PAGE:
There is a well-known "curse" that plagues movie adaptations of video games. Either because Hollywood didn't understand video games, or because video games just didn't have a story worth telling beyond the controller, movies based on games have long been doomed for the bargain DVD bin. The last few years have seen the curse broken in pretty okay blockbusters, like Rampage (2018), Tomb Raider (2018), Detective Pikachu (2019), and this year's Sonic the Hedgehog. But the curse was actually broken long ago — in 1995.
Mortal Kombat, the kult klassic movie based on the red-hot arcade hit of the 1990s, remains one of the best movie adaptations of a video game even 25 years later. And it's the movie you need to watch before it leaves Netflix on September 30.
In Mortal Kombat, three fighters — a Shaolin monk, a special forces agent, and a Hollywood action star — represent Earth in an ancient and deadly martial arts tournament. Should the heroes lose, the evil Emperor Shao Kahn wins the right to send his alien forces to conquer Earth.
Based on the 1992 hit video game, the very one that wowed gamers and horrified parents and lawmakers in Washington, Mortal Kombat is still a thrill despite its outdated CGI and hammy dialogue. Its fight scenes hold up thanks to smart filmmaking; it is a principle from Hong Kong martial arts movies, like those starring Jackie Chan and Sammo Hung, to keep a steady camera during fight scenes. This is a rule most Hollywood movies still refuse to follow, but Mortal Kombat did and that's why the movie is still worth talking about two and a half decades later.
And yes, it's violent. Though maybe not as gruesome as a snuff film, director Paul Anderson — who later went on to direct the Resident Evil franchise and next year's Monster Hunter, cementing a very specific brand to his career — knew how to tap into the game's absurd violence while still satisfying the commercial demands of the movie. Though Mortal Kombat was a gory game, its audience was still teenagers who couldn't see an R-rated movie on their own. Anderson got around limitations by still delivering the goods of well-made fight scenes grounded in character drama and tension without actually ripping out spines.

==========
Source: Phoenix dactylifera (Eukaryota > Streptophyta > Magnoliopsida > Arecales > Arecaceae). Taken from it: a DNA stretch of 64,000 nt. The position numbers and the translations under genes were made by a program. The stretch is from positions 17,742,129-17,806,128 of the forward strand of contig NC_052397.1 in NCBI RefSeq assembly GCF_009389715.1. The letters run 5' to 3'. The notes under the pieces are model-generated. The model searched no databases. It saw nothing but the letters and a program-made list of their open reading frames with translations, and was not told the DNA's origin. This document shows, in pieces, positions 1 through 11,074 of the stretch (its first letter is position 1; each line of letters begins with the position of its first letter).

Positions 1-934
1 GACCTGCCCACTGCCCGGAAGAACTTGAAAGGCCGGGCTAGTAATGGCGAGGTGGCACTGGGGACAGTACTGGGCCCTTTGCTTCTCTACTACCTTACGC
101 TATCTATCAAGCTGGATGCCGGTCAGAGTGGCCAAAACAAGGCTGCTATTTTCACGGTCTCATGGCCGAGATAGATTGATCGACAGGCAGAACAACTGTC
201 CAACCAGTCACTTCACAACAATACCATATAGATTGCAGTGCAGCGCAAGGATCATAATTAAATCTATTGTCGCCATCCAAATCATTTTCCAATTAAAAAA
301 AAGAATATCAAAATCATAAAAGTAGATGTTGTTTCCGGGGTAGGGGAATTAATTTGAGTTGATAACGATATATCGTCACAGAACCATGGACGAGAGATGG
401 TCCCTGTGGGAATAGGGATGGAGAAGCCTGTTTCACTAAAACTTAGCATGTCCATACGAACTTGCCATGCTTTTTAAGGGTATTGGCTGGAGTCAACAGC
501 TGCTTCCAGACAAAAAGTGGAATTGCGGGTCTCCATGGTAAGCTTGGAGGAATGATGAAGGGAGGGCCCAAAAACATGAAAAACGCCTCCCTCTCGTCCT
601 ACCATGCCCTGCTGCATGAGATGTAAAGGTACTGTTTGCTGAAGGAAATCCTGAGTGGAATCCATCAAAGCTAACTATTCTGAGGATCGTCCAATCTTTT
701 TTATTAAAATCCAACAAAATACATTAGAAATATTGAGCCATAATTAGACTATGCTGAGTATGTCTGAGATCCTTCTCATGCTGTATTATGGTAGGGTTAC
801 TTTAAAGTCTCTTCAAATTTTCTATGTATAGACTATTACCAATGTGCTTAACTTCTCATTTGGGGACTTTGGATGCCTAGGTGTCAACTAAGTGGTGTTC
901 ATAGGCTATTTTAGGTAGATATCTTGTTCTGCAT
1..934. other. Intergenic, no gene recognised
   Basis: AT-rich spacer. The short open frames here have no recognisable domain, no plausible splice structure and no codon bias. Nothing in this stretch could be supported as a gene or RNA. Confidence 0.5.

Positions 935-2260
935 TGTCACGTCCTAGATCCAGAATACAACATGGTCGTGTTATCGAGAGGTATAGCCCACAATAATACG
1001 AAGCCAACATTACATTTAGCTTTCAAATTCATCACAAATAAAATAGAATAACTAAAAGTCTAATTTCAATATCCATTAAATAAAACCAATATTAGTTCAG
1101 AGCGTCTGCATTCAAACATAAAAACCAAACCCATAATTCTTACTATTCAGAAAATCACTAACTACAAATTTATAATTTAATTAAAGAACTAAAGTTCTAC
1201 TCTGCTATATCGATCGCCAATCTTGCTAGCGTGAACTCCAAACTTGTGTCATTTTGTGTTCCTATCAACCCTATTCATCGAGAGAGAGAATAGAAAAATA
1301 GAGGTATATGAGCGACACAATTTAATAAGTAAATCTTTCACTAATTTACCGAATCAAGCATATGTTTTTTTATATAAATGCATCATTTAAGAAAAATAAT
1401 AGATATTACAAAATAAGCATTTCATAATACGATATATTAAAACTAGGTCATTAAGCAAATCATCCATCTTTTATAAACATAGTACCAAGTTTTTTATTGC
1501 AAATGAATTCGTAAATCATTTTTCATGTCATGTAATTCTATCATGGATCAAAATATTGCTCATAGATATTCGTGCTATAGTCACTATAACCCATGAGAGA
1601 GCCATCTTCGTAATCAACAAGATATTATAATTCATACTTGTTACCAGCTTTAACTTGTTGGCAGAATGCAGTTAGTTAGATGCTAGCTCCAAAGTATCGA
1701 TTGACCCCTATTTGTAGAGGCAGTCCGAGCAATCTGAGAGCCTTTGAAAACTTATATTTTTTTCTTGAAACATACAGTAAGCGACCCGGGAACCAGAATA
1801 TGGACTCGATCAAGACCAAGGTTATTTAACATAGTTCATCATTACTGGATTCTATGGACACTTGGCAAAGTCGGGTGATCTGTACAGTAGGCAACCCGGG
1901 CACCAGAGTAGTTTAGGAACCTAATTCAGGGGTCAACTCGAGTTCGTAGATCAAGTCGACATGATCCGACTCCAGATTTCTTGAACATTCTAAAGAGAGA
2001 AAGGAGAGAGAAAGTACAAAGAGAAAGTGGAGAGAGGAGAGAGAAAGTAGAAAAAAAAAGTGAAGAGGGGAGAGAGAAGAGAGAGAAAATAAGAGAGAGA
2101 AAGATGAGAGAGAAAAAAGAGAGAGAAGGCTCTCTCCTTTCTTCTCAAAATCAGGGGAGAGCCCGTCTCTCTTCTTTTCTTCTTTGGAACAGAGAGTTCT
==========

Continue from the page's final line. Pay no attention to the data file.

Teenagers are easy to please, and for Mortal Kombat that meant ensuring the characters look like they should. And they did. The movie's winning ensemble cast elevates it above low expectations. There's an understated comic genius in Christopher Lambert (as thunder sage Raiden), an absolute legendary Cary Hiroyuki-Tagawa as Shang Tsung, and drop-dead beautiful Talisa Soto and Bridgette Wilson as Princess Kitana and spec-ops agent Sonya Blade respectively. Though Linden Ashby didn't have the swagger fans expect from Johnny Cage, Ashby still knew how to command the screen like a real Johnny Cage would. It is impossible to grow up watching Mortal Kombat and not quote "This is where you fall down" on the playground. Those were $500 sunglasses, asshole.
And then there's Robin Shou. Though serviceable as a protagonist, Shou shouldered the responsibility of leading the movie as a rare Asian-American star. It wasn't too long before Mortal Kombat that another video game movie, Street Fighter, diminished the significance of the franchise's Japanese protagonist Ryu (played by Byron Mann), in favor of Guile, a U.S. marine played by the decade's mega-star Jean-Claude Van Damme. With Mortal Kombat, for once the Asian male video game hero was allowed to anchor the Hollywood movie.
Not that it was easy. In a 2015 interview with The Hollywood Reporter, Shou revealed he auditioned for the part an unheard-of seven times, an indication New Line had uncertainty about an Asian protagonist. "They were really hands-on as far as picking this Asian Liu Kang, because he's an Asian lead and they're investing millions," Shou said. "It was grueling."
(In a fun coincidence, it was Jean-Claude Van Damme that helped create Mortal Kombat. The original game was first pitched to Van Damme as a vehicle for him to star. When talks broke down, the developers at Midway continued production and imagined Johnny Cage around Van Damme, including his infamous leg split from Bloodsport. Van Damme nearly played Johnny Cage for the movie, but opted to do Street Fighter instead.)
The best thing about Mortal Kombat is, frankly, the art direction. Staying true to the game's original aesthetic — "What if an Iron Maiden music video was directed by the Shaw Brothers?" — the desolate landscapes of Outworld, the gothic Japanese throne rooms, and the lush island scenery and temples (shot in Thailand) really lends the film a distinct visual identity. And the animatronics for Goro, the half-human, half-dragon monster, are next level for 1995 standards.
Mortal Kombat is far from a flawless victory — mascots Sub-Zero and Scorpion are bit players who don't get to play out their storied rivalry — but it's still plenty of fun as an Enter the Dragon for '90s kids. The film honors everything that made the games special while contributing its own important legacies. The Belgian duo The Immortals made their Europop club theme before the movie, but its inclusion in the film's climax is why it's iconic. It's because of Hiroyuki-Tagawa that "Your soul is mine" is so quotable. While the movie lacks the gruesome violence that made the games infamous, it's the characters that made it so memorable.
Mortal Kombat is streaming now on Netflix until September 30.